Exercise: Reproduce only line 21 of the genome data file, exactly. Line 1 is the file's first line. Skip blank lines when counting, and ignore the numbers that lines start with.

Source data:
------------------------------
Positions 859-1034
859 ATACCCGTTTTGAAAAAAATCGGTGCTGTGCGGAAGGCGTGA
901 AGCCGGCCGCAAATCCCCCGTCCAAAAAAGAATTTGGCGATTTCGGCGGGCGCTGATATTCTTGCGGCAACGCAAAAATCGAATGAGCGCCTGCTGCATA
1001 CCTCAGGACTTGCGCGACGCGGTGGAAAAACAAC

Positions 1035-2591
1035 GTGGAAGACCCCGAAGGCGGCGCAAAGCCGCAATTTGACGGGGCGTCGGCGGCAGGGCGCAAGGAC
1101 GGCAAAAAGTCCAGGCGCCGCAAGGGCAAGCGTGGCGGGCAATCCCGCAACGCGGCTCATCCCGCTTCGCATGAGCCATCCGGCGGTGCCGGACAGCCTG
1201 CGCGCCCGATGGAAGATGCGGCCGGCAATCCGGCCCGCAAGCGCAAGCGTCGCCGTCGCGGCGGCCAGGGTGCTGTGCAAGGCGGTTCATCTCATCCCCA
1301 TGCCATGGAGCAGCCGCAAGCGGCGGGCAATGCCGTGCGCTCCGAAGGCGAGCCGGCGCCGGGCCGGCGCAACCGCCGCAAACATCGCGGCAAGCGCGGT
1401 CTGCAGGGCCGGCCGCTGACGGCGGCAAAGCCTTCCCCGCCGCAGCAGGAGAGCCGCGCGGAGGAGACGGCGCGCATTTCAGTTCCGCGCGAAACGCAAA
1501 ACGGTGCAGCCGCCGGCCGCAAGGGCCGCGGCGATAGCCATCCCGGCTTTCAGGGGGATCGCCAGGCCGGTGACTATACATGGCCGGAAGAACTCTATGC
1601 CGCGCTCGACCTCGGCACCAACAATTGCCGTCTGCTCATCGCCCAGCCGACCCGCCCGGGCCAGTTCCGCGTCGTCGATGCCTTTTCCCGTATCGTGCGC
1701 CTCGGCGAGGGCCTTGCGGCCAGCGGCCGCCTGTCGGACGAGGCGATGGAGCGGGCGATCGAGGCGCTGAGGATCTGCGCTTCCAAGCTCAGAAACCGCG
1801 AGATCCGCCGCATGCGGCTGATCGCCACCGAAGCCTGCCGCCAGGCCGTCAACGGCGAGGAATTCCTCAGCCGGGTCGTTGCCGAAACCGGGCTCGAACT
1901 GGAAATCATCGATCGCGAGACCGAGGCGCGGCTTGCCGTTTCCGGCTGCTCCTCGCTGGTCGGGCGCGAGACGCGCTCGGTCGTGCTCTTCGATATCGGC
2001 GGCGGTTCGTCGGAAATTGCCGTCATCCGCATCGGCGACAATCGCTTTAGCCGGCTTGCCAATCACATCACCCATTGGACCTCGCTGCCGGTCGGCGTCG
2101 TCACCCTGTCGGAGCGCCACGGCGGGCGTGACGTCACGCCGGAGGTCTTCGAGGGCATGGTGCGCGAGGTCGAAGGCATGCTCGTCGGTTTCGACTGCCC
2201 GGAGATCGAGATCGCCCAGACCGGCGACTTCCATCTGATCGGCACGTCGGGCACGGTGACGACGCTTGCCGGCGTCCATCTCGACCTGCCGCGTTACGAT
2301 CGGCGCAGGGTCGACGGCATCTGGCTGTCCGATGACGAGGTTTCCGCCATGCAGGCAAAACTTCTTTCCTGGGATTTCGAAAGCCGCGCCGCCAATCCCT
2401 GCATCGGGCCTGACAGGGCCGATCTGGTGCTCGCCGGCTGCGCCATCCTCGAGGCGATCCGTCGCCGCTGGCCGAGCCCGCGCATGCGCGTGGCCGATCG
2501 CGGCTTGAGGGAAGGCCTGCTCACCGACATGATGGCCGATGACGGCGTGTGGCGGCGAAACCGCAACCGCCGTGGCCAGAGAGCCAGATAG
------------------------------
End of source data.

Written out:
2501 CGGCTTGAGGGAAGGCCTGCTCACCGACATGATGGCCGATGACGGCGTGTGGCGGCGAAACCGCAACCGCCGTGGCCAGAGAGCCAGATAG